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hoes. Doesn’t matter our size. Doesn’t matter our shape. Our shoes will never let us down. More often than not, I let them be the jumping off point for my looks each day. They’re the foundation. They make a look. They’re kind of amazing, yes? And so, let’s focus on some of the spring shoes I’m loving right now. Consider it a bit of a ‘Spring Step Guide’ if you will. While yes, these are all heels, don’t discount the flats, gang. They’re equally as important, but this month’s focus will be on various spring “heeled” sandals. The neutral heel. Gang, if I may be so bold as to insist grabbing a pair of neutral heels—just do it. You will not regret it. You will wear the heck out of them. They will complete a plethora of spring and summer looks, I promise you. Oh, and they elongate the leg so that’s always a bonus. A textured cuff heel. I like to think of this snakeskin heel as a bit of a wild card sandal. Pair it with the unexpected, like a soft pastel dress or maybe even jazz up a casual look of jeans and a tee. Either way, these lovelies elevate a look. The platform heel. You want a shoe that takes your look up a notch? Snag a pair of platforms. These navy blue platforms are simply perfect. From the T-strap to the rich suede—they’re ones we could wear all throughout the warmer months. Perfect with a sun dress or flared jeans and a button down for a fun 70s vibe. Have fun updating your spring wardrobe, gang. Make sure to pay attention to one of the more relevant accessories—the heel. It’s one of those accessories that never disappoints and can potentially take a look from ordinary to oh, very extraordinary.

by Beth Parker Fashion Blogger/Stylist seersuckerandsaddles.blogspot.com

MAY 2015 | TOPS MAGAZINE

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H.D. Jasper

Hubert D. Jasper

WWII HONORS 70 YEARS IN THE MAKING Story & Photography by Amber Teeter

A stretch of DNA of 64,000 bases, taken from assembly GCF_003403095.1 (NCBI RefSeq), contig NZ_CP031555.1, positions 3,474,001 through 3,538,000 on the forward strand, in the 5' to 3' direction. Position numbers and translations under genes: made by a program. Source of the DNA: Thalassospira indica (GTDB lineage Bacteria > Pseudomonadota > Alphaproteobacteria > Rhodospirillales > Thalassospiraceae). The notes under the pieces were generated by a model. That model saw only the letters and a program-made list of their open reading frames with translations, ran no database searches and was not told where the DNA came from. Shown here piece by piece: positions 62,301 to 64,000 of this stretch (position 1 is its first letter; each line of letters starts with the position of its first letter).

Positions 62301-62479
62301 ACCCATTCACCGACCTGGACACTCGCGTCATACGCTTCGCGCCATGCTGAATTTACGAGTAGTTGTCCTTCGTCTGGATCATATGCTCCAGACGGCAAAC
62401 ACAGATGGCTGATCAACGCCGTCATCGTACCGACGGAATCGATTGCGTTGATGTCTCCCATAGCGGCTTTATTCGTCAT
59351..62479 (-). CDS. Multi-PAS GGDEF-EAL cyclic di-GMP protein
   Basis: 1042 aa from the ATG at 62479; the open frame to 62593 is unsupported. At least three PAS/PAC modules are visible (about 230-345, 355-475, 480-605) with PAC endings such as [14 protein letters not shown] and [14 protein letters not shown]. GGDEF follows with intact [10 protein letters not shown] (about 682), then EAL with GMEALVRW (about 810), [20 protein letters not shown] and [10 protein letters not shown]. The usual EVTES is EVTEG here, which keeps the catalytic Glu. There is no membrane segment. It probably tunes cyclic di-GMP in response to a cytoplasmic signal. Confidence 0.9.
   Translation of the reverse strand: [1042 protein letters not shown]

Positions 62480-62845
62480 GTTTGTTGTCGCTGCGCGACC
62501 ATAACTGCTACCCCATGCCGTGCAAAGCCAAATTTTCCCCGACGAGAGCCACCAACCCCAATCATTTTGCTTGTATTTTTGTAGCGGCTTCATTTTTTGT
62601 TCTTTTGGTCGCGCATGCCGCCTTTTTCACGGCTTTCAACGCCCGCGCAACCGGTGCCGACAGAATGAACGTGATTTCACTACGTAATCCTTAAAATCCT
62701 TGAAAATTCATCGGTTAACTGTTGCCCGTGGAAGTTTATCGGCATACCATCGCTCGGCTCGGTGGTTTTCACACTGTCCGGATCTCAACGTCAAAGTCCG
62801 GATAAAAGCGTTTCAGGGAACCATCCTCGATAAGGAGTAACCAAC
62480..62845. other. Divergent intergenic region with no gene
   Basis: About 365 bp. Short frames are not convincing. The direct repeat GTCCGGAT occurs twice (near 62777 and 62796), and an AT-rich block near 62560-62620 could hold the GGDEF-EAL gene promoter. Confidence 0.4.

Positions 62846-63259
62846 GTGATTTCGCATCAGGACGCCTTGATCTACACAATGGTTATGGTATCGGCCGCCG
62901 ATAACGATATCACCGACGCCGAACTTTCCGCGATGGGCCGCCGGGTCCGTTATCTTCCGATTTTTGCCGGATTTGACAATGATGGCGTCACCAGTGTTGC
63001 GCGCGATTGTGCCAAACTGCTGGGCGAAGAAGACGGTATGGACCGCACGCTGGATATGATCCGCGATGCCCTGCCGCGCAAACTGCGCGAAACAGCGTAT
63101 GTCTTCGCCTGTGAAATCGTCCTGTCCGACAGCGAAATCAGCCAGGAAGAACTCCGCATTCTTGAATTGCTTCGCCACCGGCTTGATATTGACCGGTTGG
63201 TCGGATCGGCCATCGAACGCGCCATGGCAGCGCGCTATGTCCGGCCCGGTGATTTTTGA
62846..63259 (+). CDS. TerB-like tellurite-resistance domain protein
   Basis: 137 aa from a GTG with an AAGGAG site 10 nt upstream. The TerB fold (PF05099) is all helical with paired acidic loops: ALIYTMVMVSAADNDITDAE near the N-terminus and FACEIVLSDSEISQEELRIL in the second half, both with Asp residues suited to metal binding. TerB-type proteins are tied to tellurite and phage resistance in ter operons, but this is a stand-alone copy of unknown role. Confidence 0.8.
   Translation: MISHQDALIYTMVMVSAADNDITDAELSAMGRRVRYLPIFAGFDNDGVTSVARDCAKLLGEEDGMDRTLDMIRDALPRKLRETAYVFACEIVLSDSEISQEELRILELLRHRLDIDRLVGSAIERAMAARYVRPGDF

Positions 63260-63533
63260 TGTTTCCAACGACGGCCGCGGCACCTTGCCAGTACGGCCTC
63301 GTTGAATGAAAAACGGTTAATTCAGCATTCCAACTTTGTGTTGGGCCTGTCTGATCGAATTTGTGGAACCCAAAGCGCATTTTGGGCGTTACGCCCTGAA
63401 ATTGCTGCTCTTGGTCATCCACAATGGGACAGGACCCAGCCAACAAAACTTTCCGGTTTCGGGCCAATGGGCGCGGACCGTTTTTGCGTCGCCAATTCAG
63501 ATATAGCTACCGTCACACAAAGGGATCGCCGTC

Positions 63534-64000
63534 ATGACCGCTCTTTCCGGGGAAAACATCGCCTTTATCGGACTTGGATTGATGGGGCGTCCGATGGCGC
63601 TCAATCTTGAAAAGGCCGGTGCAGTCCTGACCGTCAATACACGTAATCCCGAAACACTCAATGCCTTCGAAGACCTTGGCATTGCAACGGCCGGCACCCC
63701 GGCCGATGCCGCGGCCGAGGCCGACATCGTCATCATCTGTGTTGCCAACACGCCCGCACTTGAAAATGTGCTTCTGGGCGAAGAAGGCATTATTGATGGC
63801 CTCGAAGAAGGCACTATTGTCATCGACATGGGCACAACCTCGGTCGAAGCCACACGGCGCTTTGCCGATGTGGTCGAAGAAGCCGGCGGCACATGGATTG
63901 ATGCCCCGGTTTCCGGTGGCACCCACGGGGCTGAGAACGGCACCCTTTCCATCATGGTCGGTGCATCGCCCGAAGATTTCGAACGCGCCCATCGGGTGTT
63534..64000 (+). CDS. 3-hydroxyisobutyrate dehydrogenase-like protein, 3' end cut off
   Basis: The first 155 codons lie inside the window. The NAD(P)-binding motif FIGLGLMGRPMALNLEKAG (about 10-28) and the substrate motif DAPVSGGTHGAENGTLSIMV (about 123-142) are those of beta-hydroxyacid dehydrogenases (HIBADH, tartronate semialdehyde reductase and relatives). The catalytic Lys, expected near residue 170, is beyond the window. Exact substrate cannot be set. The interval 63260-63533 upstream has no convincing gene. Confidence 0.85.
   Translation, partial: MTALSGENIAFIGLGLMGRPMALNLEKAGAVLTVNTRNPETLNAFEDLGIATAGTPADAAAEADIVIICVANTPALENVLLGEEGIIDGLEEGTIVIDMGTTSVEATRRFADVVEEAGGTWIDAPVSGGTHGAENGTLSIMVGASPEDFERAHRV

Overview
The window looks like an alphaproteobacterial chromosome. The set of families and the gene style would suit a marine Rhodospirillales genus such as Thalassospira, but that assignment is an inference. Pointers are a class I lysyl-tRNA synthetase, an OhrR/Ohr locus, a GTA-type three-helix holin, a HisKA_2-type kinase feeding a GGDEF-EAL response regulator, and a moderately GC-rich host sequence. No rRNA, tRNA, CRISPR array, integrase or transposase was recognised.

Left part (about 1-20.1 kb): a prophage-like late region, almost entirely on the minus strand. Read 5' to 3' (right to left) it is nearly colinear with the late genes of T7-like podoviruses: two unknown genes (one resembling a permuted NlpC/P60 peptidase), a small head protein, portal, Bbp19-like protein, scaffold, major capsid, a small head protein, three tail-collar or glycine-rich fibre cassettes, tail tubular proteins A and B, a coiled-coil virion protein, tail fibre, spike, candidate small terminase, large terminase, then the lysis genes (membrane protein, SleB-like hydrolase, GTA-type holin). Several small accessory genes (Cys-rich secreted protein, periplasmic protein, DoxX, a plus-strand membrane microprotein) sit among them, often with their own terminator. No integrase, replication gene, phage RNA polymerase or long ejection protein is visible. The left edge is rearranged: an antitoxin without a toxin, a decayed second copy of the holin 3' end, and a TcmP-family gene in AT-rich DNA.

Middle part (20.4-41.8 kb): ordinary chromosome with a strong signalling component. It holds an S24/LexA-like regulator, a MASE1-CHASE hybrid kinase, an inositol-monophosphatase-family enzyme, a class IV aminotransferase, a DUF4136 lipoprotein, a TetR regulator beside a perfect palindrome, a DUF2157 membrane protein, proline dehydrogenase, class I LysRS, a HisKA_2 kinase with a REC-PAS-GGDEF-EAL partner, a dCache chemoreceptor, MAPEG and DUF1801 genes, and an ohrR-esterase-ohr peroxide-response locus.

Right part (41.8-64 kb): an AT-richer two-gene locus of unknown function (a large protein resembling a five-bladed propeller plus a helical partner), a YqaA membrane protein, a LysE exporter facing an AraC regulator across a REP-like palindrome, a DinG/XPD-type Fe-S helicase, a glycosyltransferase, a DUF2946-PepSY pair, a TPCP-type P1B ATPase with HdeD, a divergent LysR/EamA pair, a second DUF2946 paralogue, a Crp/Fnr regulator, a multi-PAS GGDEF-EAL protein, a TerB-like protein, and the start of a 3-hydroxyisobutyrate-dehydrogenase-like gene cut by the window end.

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crowded room full of loved ones, friends and dignitaries gathered in Nicholasville on March 30 to honor 95-year-old WWII veteran, Hubert D. Jasper of Paris, Kentucky. In 1943 Jasper was drafted into the Army. He spent two years abroad fighting in many notable battles across Europe, such as the Battle of the Bulge and Normandy. During his tour, Jasper served with a mortar platoon, First Army, Ninth Division. Jasper’s platoon landed on Utah beach only 10 days after D-Day. In total, Jasper fought in five major campaigns throughout Europe. His platoon carried and fired a 135 lb. mortar more than 600 miles. In May 1945, the war ended and Jasper returned home to his wife, Opal and son. He resumed life as usual and continued his career with J.J. Newbery’s in Decatur, Indiana. He managed stores from Tennessee all the way to Pennsylvania. After the war, Jasper rarely spoke of his experiences until recently. After many months of tireless work from 2014-15, in large part by his daughter, Mary Carolyn Jasper, in combination with Senator Mitch McConnell’s office as well as the Kentucky National Guard, Jasper fittingly received many medals honoring his service, and sacrifice, during WWII. Most notably, Jasper received a Bronze Star, and the Knight of the French Legion Award, which is the highest award a nonFrench citizen, can receive for their efforts to liberate France. Napoleon Bonaparte himself created this award. Congressman Andy Barr was on hand to present the Knight of the French Legion medal. Brig. Gen. Benjamin F. Adams III presented the Bronze Star medal as well as 3 others. In keeping with Kentucky Tradition, Jasper was inducted into the order of Kentucky Colonels and in ‘True Blue’ fashion, received a personally signed photo from Coach Calipari himself. Jasper is truly one of the “greatest generation” who represented his family, his friends, his state and his country in an honorable fashion throughout his entire life. Jasper continues to live life to the fullest with his three children, Mary Carolyn, Richard and Jon; his grandchildren, Kevin Jasper, Carrie-Ann Yearty, Jane E. Campbell, Brent Jasper, Ben Carter, Nancy Mussetter, Abby Jasper, and Amelia Jasper; his step-grandchildren, Allison Traylor, Kristen Traylor and Lauren Traylor; and his great grandchildren Cody Brown, Noah Jasper, Cannon Cohen, Neely Cohen, Hutch Campbell, Ashley Taylor, Brendon Jasper, Gunther Mussetter and June Mussetter.